NWood
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Joined: Fri Feb 24, 2012 3:31 pm
Location: SW Florida

Newbie, how to get started?

I've never gardened before and want to get started. I'm just not exactly sure where to begin.

I live in South Florida, I have a nice sunny spot picked out beside my home where I would like to get started. My soil is very poor however. Its sandy/silt with very low organic matter. I don't have much money to spend on building a raised bed then buying compost to fill it with.

Would maybe planting a cover crop then turning it into the soil be the best/cost effective place to start?

Any guidance would be greatly appreciated!

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rainbowgardener
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As a longer term solution, start a compost pile. Eventually you will have your own free compost, which is the best thing you can do for your soil!

In the meantime, raised beds can be free if you are a good scrounger. Here's a thread where cynthia talks about building raised beds from free materials:

https://www.helpfulgardener.com/forum/viewtopic.php?p=240969#240969

check freecycle, craigslist and general scrounging.

Likewise there's good soil amendments to be had for free or very cheap. Starbucks and similar places will give away used coffee grounds for free if you come with a container and ask. Stables are generally very glad to give away manure ... you may have to pile it somewhere and let it age. Every fall I collect people's bags of fall leaves that they put out to be picked up. Etc... get creative!! If you live near the ocean, sea weed is good. I have a big pond at the bottom of my hill which grows lots of duckweed. Skimmed off that is a great addition to my compost pile, but would go well just added to the soil. ... You may not have that, but just throwing ideas out to get you thinking...

If you are talking about a relatively small area, I still think raised beds with good soil in it is your best bet, just look for ways to do it within your budget. Buying bags of top soil is expensive. Getting a cubic yard or so trucked in is relatively speaking not very expensive (compared to how many bags that would be). Even if it turns out to be not the greatest, then you can start adding all the above and maybe just buy one or two bags of really good stuff to mix in...
Twitter account I manage for local Sierra Club: https://twitter.com/CherokeeGroupSC Facebook page I manage for them: https://www.facebook.com/groups/65310596576/ Come and find me and lots of great information, inspiration

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digitS'
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Is there anything, like lawn grass, growing on that piece of ground now, NWood? I have made very good compost that was just 90%+ grass sod.

Do you think that you could plant soybeans at this time? Even I can grow soybeans each year for edamame in my garden - it has just been a matter of choosing a very early variety. [url=https://edis.ifas.ufl.edu/hs389]The University of Florida (Annual Cover Crops)[/url] also recommends cowpeas. You may be able to find seed for either of these at a health or ethnic food store. Black-eyed peas = cowpeas.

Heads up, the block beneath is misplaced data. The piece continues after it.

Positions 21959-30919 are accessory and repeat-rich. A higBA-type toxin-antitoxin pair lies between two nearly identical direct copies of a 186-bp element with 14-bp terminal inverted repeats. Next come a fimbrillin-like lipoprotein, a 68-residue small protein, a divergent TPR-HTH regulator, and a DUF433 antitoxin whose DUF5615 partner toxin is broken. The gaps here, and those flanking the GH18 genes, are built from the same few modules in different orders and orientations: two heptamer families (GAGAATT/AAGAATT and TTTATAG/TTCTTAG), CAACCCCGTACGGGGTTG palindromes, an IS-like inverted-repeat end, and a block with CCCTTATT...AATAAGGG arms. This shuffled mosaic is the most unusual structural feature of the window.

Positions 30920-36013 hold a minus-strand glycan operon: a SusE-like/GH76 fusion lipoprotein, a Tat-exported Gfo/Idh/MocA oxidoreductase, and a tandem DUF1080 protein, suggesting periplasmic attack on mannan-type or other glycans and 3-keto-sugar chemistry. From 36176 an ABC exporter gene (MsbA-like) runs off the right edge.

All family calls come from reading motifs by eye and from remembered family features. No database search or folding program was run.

There is something else you can find in bulk at an ethnic food store. Since they can grow in cold weather, you could probably plant Fava Beans (Vicia faba) in the fall to over-winter. With the addition of compost from kitchen scraps and whatever you may be able to "scrounge" your 2013 garden soil could be - excelente !

Steve
We are each other's harvest; we are each other's business; we are each other's magnitude and bond. ~ Gwendolyn Brooks

RickRS
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Joined: Sat Feb 04, 2012 12:27 pm
Location: Northwest Florida

Florida gardening has its own set of challenges. Just to get started, the University of Florida's Agriculture Department has tons of information. Check https://solutionsforyourlife.ufl.edu/hot_topics/lawn_and_garden/veggie_gardening.html for a starting point and on that same site check their Florida Gardening Guide; https://edis.ifas.ufl.edu/vh021

Check with your county agriculture extension agent's office for some start-up help. In some counties, the Master Gardener program helps other gardeners with advice and, sometimes, with a free soil ph test. Soil testing is also available via the UF IFAS Lab for $3 for just ph test and lime recommendation, and $7 total for additional test of P, K, Ca, and Mg.

Summer planting season here in north west Florida starts in ~3-4 weeks. South Florida is likely already planting for summer. If you do tomatoes, don't delay too far into the season because once night temperatures get into the '70s tomato plants will not set fruit. Which stop new tomato production in June here in my area.

While building up the sandy Florida soil with organics is always good, chemical fertilizers will help you bring in some vegetables now, and I find no shame in using them.

Good luck

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rainbowgardener
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You got good advice from a fellow Florida gardener there, especially about the timing. Especially people that move to FL with gardening experience elsewhere, sometimes don't realize that the seasons are totally different there. You can grow tomatoes through the winter when my garden is buried in snow, but you can't grow them in mid-summer, when mine are at their peak.
Twitter account I manage for local Sierra Club: https://twitter.com/CherokeeGroupSC Facebook page I manage for them: https://www.facebook.com/groups/65310596576/ Come and find me and lots of great information, inspiration

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